Umay Suanda is a developmental psychologist interested in early cognitive, social, and language development. His research focuses on how infants, toddlers, and young children learn words. He studies the cognitive processes that underlie how children learn the meanings of words. He also studies the communication and interaction patterns of parents and their toddlers, and how these patterns support language development. More recently, he has begun to study why infants and toddlers develop language at different rates, and how these differences matter for later development. He is the recipient of graduate and post-doctoral fellowships from the National Science Foundation and a career development award from the National Institutes of Health.
Clay Tabor works on the development, application, and evaluation of Earth system models for understanding Earth’s past and future. Paleoclimate modeling is a powerful tool for assessing model capability and understanding key transitions in Earth’s climate history. In his research, Tabor takes a model-proxy comparison approach to investigate past greenhouse and icehouse climates. By examining Earth’s past, he looks to advance our understanding of Earth system responses to various forcings and evaluate the ability of climate models to accurately simulate past climate states. He is currently exploring the glacial-interglacial cycles of the past 3 million years and the asteroid impact that led to the end Cretaceous mass extinction 66 million years ago.
Lynne Tirrell a leading researcher in the area of socially applied yet technically adept philosophy of language. Her path-breaking paper, “Genocidal Language Games,” is taught all over the U.S. in philosophy graduate programs, undergraduate programs, and even in prisons. She has related work on transitional justice and apology, forgiveness, and reconciliation, as well as work on metaphor, storytelling, pornography, and feminist theory. She also has an extensive service record as chair of the American Philosophical Association Committee on Public Philosophy, and she is associate editor for the newly revitalized Journal of Philosophical Research.
Carlos A. Trallero’s research interests include: Attosecond science, strong field molecular spectroscopy, cohere control, higher-order harmonic generation, non-Gaussian optics, strong field science at long wavelengths, and ultrafast optics.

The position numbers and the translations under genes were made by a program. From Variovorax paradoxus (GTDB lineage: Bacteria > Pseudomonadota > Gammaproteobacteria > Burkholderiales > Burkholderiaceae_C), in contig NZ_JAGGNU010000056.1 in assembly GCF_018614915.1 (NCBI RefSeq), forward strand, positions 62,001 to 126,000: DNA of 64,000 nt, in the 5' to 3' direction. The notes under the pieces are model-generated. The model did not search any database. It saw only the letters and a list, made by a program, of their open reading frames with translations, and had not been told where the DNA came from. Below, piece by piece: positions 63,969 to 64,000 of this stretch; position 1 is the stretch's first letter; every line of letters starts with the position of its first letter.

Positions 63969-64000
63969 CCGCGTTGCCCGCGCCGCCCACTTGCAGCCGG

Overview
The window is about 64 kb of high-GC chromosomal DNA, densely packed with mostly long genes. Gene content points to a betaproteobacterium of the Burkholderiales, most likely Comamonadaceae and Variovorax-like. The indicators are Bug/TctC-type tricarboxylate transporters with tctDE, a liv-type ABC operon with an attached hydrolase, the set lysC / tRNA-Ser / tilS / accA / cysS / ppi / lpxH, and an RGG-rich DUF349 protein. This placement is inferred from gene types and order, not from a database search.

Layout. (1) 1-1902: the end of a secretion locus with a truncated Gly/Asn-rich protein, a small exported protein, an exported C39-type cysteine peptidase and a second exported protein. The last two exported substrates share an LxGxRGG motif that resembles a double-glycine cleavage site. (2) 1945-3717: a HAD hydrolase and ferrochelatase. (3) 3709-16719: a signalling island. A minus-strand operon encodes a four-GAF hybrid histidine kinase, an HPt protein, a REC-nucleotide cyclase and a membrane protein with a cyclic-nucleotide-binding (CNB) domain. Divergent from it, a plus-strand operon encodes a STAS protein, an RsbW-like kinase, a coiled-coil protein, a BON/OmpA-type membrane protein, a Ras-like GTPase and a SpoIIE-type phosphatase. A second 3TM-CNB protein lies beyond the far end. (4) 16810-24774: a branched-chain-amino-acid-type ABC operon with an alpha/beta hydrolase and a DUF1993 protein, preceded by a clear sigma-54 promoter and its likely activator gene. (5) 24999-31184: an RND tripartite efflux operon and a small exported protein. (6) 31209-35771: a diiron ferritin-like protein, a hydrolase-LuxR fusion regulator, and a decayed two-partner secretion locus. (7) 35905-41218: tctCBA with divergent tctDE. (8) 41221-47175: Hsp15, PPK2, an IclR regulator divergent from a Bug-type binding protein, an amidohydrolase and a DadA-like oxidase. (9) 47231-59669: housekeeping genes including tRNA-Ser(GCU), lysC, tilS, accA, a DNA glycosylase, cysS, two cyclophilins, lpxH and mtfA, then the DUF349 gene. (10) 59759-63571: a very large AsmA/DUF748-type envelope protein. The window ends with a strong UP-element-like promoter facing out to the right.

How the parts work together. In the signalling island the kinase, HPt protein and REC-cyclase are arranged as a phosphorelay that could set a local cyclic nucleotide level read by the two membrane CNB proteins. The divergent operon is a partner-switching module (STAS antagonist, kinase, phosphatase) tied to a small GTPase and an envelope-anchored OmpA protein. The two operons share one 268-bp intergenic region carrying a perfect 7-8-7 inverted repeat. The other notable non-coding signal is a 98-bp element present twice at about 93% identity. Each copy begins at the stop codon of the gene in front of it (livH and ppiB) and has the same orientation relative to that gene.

Scott Wallace is a writer, photographer, and television producer who covers the environment, vanishing cultures, and conflict over land and resources in the world's remote frontier regions. He is a frequent contributor to National Geographic and author of the bestselling book, The Unconquered: In Search of the Amazon's Last Uncontacted Tribes.
HaiYing Wang’s recent research focuses on informative subdata selection for big and massive data analysis. His goal is to take small subsamples of the full data that preserve the major relevant information contained in the massive full data. This research also develops fast algorithms to extract useful information from big data. His other interests include model selection and model averaging, measurement error models, non-/semi-parametric regression, and optimal and adaptive experimental design.
Simon White researches the mechanism of assembly of RNA viruses. In particular, the Picornaviridae encompass many important human and animal pathogens, such as polio, foot and mouth disease, and the common cold. These viruses have a significant global impact on health care systems and farming industries. White’s research focuses on understanding how this family of viruses hijack the infected cell’s machinery to produce new viral particles. He uses a combination of cryo-electron microscopy, cell biology, and single molecule biophysics to understand this process and identify novel targets for the development of anti-viral drugs.
Ling Xiao's research focuses on fully nonlinear elliptic equations arising from geometric problems and related geometric flow problems. She studies existence, regularity, and qualitative properties of solutions. She is especially interested in the interaction between these two fields; that is, using fully nonlinear equations to study curvature flow or using a flow method to solve a classical problem in PDE.
Bin Zou’s research interests lie in the areas of actuarial science, mathematical finance, and stochastic control. He has worked on optimal investment-consumption problems, optimal insurance/reinsurance problems, portfolio optimization with transaction costs and hedge fund management under behavioral models, and systemic risk.